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Lessons from my students: West Yas Academy Principal Casey Cosgray

 Thu, 12 Jul 2018   -   Thu, 12 Jul 2018
 Aldar Academies

Students aren't the only ones to learn in the classroom.

Ask any educator, and they'll tell you that some of the biggest career and life lessons are experienced behind the school gates. Aldar Academies West Yas Academy Principal Casey Cosgray shares three of the biggest lessons from her own career.

'Belonging' is an excellent motivator

The 'little ones' - kindergarten students - have an uncanny way of surprising me with the most profound lessons. One example happened early on in my career when I realised the motivating power of giving students a sense of belonging, especially at the youngest grades.

I've always allowed my students to call me Ms Casey or Ms Cosgray to demonstrate that everyone has an identity, even authority figures that children often see as playing a very specific role in their lives. It's only when I refer to them by their own first names in return that their eyes light up. They realise that we recognise them as individuals with a unique identity, even when they're among a class of many. This tells them they belong, they're accepted, and they're safe. This is extremely motivating, because learning becomes so much easier when students feel comfortable and confident.

Such a supportive environment is where deep learning can blossom, because the student is free to focus on the task at hand, rather than concerns over their surroundings. For a primary age student still figuring out the ways of school life, something as simple as friendly eye contact and a first name greeting are highly encouraging.

Storytelling is a formidable teaching tool

Back when I first started out at West Yas Academy I was greeted one morning by a Grade 2 student - we'll call her Emma, with tears rolling down her cheeks. She didn't want to go to her swimming lesson later that day, and when I enquired why, she told me she was tired (we can all relate here). To reassure and motivate her, I confided that just a couple of days before I felt exactly the same. I explained how I didn't want to go to the gym, but knew it was the right thing to do. So I told myself I'd feel energised the moment I began, and once finished, I'd feel accomplished and pleased that I had gone. I explained to Emma that I was right, and how she'd feel the same if she just took that first difficult step as I had done.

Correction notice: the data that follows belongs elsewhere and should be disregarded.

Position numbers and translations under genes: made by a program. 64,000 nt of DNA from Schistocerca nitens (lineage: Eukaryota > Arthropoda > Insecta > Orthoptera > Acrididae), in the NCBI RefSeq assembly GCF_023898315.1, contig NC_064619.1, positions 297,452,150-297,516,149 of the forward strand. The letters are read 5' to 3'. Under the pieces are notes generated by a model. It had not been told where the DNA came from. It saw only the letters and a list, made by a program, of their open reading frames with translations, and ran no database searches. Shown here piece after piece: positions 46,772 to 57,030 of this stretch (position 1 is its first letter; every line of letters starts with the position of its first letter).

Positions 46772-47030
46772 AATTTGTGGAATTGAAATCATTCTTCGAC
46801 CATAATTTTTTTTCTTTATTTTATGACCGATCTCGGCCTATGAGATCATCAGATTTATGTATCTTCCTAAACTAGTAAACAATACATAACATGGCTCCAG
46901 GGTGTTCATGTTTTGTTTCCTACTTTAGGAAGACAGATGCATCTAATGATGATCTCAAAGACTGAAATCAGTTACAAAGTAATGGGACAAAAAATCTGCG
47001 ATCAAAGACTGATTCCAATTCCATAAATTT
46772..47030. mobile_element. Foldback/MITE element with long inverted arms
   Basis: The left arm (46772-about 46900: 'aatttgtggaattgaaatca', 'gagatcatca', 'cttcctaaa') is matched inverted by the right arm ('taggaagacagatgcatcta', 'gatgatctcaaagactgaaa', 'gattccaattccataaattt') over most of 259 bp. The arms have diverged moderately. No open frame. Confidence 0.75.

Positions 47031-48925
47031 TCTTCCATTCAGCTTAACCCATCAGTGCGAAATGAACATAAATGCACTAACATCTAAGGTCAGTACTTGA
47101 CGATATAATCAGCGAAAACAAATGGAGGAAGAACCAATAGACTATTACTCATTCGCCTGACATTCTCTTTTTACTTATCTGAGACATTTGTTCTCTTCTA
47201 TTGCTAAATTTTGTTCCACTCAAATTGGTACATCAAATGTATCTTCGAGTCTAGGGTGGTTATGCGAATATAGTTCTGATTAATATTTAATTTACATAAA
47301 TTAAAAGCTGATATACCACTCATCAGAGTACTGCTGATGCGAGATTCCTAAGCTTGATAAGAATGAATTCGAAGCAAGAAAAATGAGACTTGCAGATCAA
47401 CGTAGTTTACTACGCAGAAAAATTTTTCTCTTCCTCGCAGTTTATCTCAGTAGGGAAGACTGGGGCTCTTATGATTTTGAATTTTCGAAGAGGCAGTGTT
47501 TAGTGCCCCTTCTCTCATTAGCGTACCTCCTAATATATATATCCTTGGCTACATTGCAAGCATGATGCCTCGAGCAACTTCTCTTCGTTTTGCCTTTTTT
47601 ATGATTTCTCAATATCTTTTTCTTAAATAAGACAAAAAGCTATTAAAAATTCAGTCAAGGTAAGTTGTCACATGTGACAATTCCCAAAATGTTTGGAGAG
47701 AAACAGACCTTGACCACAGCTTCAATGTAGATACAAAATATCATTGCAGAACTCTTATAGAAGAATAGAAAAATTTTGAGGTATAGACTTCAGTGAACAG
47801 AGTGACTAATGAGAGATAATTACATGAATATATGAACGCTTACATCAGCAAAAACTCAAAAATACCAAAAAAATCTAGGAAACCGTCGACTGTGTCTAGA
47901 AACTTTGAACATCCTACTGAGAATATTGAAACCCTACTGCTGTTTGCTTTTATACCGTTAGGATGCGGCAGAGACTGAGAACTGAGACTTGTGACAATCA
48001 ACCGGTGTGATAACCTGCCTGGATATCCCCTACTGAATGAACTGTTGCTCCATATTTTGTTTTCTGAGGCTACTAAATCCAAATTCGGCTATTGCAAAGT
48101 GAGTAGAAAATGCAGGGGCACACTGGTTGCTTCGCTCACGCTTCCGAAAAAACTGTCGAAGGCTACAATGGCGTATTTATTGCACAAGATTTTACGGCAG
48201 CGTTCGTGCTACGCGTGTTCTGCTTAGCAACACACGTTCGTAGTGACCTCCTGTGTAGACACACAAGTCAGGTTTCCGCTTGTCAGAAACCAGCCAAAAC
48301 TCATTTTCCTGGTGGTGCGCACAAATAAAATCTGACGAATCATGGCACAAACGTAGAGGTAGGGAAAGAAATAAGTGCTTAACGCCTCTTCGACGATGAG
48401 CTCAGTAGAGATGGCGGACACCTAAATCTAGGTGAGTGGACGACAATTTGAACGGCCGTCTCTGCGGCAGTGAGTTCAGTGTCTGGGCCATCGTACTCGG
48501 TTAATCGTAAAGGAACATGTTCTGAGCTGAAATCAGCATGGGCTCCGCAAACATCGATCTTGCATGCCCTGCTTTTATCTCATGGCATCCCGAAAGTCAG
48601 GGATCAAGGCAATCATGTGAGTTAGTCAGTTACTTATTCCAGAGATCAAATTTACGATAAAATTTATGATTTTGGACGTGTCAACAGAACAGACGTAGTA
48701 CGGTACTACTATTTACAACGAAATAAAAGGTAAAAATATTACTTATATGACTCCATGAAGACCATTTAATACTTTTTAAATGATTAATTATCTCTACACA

Sharing my own experience was a simple act of storytelling, and the next day, I saw just how influential stories are in guiding our students. Emma told me that I was right, because she felt the same after her swimming lesson.

It was a worthwhile reminder that as modern day teachers, we're also mentors. Students look to us not just for subject knowledge but also holistic guidance in life. This is especially true of our American Massachusetts curriculum, which emphasises sports and extra curricular activities to nurture the whole student. Storytelling is one of the most powerful ways we can do so, because the human mind is wired to solve problems as a narrative: identify the challenge, find the solution, learn from the outcome.

Teenagers want to be understood, not dictated to

Thanks to my past experiences, I'm confident declaring that one of the easiest ways to connect with a teenager is empathy. We all know how difficult this period of life is, and as educators, we must find a balance between being demanding and empowering.

I quickly learned early on that to empower our students, we need to show that we understand their challenges in life and in education. We also need to give them a voice to express these challenges, and hand ownership of learning over to them. Ultimately, as they navigate adolescence and begin to feel comfortable making decisions and mistakes, our students must feel like they're in control. This is because the opposites of understanding and empowerment - judgement and dictatorship, are extremely demotivating forces.

I was reminded of this recently after speaking with the parents of a student that faced a challenging start to the year, with difficulty forming relationships. Rather than dictate a solution and expect him to act on it, we presented him with multiple correct options to choose from. We didn't assume we knew the right answer to his problems, but simply said “we get it - have you considered the following?” and allowed him to choose the outcome he was most comfortable with. We simply listened, showed empathy, and empowered him with potential solutions, using a gentle guiding hand. The change in the student and his outlook since then, according to his parents, has been remarkable.

As a teacher, no two days are ever the same. But one thing is for certain - whenever we step into the classroom to teach, there's a lesson to be learned in return.